This Italian Avant-Garde art movement was born in Ferrara in 1917 with Carlo Carrá and Giorgio de Chirico. The word metaphysical is core to the poetic of the movement. They depicted a dreamlike imagery with figures and objects seemingly frozen in time. The artists accepted the representation of the visible world in a traditional perspective space.
There is something strange in their works: unusual arrangements of human beings and dummy-like models; objects in strange, illogicl contexts; unreal lights and colours; unnatural static of still figures. They were opposed to Futurism and they had more than a new way of painting a new way of seeing things.
The logic of their works was different: deserted squares; silent, rigidly rendered buildings, colonnades and shadows, trains pasing away in the distance; clocks and statues. There is never any precise hint in the paintings about the place or moment of the scene. The scenes are full of eventless, tome of silence, imminence and enigma. All that generated a new reality which goes beyond the meaning of the things presented by creating a sense of expectation and mistery and bonded with the unconscious mind.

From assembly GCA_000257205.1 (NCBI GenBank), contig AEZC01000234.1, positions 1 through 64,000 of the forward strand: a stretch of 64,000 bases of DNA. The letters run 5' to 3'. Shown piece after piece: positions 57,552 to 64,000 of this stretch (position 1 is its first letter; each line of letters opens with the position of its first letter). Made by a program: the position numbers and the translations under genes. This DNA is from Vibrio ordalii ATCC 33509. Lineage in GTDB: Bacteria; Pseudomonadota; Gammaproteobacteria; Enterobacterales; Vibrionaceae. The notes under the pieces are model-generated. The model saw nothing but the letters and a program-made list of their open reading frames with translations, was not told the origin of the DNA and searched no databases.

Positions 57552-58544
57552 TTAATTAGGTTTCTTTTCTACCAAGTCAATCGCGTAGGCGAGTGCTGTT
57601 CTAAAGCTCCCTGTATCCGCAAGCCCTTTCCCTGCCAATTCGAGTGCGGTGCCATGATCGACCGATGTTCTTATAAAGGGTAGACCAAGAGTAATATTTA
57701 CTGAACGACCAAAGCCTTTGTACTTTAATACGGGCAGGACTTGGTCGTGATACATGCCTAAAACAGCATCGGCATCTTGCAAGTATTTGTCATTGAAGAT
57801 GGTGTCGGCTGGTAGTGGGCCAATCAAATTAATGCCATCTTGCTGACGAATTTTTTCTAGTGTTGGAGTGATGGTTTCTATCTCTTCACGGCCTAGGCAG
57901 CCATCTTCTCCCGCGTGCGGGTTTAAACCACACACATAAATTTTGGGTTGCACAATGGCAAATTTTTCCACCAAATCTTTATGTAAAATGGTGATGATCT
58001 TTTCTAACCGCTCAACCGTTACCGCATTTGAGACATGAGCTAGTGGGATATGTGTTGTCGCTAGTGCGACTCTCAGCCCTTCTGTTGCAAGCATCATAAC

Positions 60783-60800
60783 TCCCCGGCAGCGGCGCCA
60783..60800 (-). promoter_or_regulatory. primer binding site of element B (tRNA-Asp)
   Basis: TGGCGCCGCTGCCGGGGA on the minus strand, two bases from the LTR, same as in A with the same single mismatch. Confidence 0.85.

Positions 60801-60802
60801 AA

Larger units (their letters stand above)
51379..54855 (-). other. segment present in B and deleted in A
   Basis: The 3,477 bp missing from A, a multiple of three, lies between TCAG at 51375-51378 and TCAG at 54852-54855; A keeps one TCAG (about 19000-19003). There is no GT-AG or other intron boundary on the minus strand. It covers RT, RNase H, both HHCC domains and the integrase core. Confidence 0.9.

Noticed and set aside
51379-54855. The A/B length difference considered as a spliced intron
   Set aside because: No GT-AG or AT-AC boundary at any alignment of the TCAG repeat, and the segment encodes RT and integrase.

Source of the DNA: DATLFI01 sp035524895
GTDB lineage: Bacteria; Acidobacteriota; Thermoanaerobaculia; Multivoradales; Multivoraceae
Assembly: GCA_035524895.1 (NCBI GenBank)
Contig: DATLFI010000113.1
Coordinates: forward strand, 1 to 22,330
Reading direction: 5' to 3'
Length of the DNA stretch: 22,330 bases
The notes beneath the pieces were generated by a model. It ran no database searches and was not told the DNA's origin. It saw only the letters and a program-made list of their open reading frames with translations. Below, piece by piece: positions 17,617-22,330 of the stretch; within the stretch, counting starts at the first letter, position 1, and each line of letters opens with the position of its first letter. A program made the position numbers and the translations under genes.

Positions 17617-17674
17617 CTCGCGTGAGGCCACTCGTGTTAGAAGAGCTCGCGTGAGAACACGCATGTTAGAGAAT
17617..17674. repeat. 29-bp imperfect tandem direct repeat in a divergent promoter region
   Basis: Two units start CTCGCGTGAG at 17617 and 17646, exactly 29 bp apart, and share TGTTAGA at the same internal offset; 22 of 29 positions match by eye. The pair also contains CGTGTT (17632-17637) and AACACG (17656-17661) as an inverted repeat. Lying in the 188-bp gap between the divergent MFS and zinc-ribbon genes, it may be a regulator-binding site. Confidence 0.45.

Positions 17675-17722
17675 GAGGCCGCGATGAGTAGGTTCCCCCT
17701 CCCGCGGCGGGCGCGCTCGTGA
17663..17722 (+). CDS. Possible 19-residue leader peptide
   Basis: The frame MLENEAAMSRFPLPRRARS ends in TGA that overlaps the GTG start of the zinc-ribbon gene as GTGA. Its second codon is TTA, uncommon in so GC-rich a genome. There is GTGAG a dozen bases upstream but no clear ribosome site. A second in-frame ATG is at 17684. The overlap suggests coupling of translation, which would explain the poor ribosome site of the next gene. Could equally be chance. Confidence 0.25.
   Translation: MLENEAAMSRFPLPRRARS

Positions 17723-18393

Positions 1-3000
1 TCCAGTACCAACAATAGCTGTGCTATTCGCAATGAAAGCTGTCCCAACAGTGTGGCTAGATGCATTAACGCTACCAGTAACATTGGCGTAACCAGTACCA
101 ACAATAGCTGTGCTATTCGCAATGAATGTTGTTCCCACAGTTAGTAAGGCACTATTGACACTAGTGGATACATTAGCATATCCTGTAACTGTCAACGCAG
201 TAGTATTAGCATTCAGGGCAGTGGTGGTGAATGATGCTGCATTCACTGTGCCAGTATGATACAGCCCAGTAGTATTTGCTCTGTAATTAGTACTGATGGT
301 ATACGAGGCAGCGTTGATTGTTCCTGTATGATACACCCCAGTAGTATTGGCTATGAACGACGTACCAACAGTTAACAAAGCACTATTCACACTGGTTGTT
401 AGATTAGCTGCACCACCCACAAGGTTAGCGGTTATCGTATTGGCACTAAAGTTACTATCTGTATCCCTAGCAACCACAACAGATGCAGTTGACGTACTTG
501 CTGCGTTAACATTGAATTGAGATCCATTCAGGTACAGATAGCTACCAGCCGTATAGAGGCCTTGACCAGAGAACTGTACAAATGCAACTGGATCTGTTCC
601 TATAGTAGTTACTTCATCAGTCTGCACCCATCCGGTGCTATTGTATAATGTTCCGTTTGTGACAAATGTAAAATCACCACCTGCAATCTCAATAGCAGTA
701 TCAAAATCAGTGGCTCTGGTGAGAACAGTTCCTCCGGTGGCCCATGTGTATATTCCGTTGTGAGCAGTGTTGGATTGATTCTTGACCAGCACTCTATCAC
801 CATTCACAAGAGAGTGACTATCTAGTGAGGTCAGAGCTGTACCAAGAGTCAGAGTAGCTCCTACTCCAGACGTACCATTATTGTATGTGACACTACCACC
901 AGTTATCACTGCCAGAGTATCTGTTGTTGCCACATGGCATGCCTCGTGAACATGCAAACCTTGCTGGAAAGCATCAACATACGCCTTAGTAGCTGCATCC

This movement may appear as a reaction against Cubism and Futurism. It may seem strange that many of the achievements of 20th century Italian art came during the rise of Fascism, and Metaphysical painting is not an exception. It settled the premises of Surrealism.
The main members of this movement were Giorgio de Chirico, Carlo Carrá, Giorgio Morandi, Italo Savino, Luigi Filippo Tibertelly, Ardengo Soffici.